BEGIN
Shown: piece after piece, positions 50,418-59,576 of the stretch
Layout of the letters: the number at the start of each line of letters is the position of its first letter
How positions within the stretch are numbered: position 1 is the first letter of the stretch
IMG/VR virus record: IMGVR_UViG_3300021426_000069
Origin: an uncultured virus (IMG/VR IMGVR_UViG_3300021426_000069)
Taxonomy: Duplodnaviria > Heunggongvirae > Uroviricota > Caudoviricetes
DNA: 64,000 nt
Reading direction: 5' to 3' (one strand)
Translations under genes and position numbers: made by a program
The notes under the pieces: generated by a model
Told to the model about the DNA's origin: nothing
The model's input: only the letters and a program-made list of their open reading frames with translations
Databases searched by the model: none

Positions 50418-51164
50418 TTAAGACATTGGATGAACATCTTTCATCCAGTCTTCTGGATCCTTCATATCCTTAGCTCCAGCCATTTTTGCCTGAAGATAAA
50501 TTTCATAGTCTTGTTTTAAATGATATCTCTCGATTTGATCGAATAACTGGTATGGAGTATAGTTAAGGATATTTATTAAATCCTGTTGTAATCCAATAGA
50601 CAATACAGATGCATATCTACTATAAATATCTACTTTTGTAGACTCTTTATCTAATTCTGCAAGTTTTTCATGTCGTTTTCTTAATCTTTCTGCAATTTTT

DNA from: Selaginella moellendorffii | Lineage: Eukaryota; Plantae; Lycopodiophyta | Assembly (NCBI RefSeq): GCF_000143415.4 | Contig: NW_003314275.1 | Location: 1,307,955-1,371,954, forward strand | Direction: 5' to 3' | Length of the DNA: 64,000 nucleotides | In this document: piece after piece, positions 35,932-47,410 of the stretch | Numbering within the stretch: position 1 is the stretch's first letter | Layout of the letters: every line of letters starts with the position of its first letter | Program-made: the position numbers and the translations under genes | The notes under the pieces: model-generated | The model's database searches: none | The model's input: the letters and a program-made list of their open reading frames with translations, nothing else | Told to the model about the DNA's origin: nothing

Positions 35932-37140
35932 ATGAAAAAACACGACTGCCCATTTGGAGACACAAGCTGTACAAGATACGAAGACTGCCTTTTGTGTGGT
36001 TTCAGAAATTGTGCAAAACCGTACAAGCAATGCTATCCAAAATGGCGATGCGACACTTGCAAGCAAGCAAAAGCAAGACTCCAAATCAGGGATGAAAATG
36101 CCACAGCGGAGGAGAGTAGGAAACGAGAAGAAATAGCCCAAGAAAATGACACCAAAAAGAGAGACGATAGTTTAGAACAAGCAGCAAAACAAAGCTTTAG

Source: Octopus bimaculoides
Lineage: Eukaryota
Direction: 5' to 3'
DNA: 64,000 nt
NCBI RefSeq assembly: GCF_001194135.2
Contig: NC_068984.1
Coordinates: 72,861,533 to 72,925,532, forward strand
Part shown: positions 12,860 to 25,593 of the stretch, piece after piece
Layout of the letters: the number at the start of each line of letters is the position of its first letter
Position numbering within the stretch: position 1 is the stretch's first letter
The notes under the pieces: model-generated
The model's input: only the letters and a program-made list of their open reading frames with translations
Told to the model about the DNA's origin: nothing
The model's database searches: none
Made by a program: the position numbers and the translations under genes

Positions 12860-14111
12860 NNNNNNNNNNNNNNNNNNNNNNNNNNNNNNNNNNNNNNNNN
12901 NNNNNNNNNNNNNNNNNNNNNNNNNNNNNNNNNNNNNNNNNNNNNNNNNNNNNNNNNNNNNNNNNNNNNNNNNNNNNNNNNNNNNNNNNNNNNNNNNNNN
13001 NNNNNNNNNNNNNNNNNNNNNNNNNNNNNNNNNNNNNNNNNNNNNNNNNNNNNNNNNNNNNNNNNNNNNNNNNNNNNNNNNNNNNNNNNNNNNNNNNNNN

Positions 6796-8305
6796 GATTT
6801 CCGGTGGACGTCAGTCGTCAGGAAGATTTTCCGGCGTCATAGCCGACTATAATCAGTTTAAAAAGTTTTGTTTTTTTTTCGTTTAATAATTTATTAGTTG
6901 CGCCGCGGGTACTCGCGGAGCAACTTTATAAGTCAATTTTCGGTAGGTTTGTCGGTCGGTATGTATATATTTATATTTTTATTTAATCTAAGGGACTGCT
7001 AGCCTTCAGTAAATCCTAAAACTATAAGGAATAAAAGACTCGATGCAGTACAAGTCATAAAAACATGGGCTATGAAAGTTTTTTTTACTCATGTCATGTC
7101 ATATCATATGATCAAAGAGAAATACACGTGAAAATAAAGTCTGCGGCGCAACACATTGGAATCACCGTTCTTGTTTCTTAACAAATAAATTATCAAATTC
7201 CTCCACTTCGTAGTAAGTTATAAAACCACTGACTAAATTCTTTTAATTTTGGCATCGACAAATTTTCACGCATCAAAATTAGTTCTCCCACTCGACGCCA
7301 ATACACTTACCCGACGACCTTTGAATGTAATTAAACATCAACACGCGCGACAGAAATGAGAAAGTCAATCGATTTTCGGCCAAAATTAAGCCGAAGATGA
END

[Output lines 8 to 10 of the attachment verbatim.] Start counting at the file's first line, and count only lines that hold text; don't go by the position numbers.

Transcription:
Reading direction: 5' to 3' (one strand)
Translations under genes and position numbers: made by a program
The notes under the pieces: generated by a model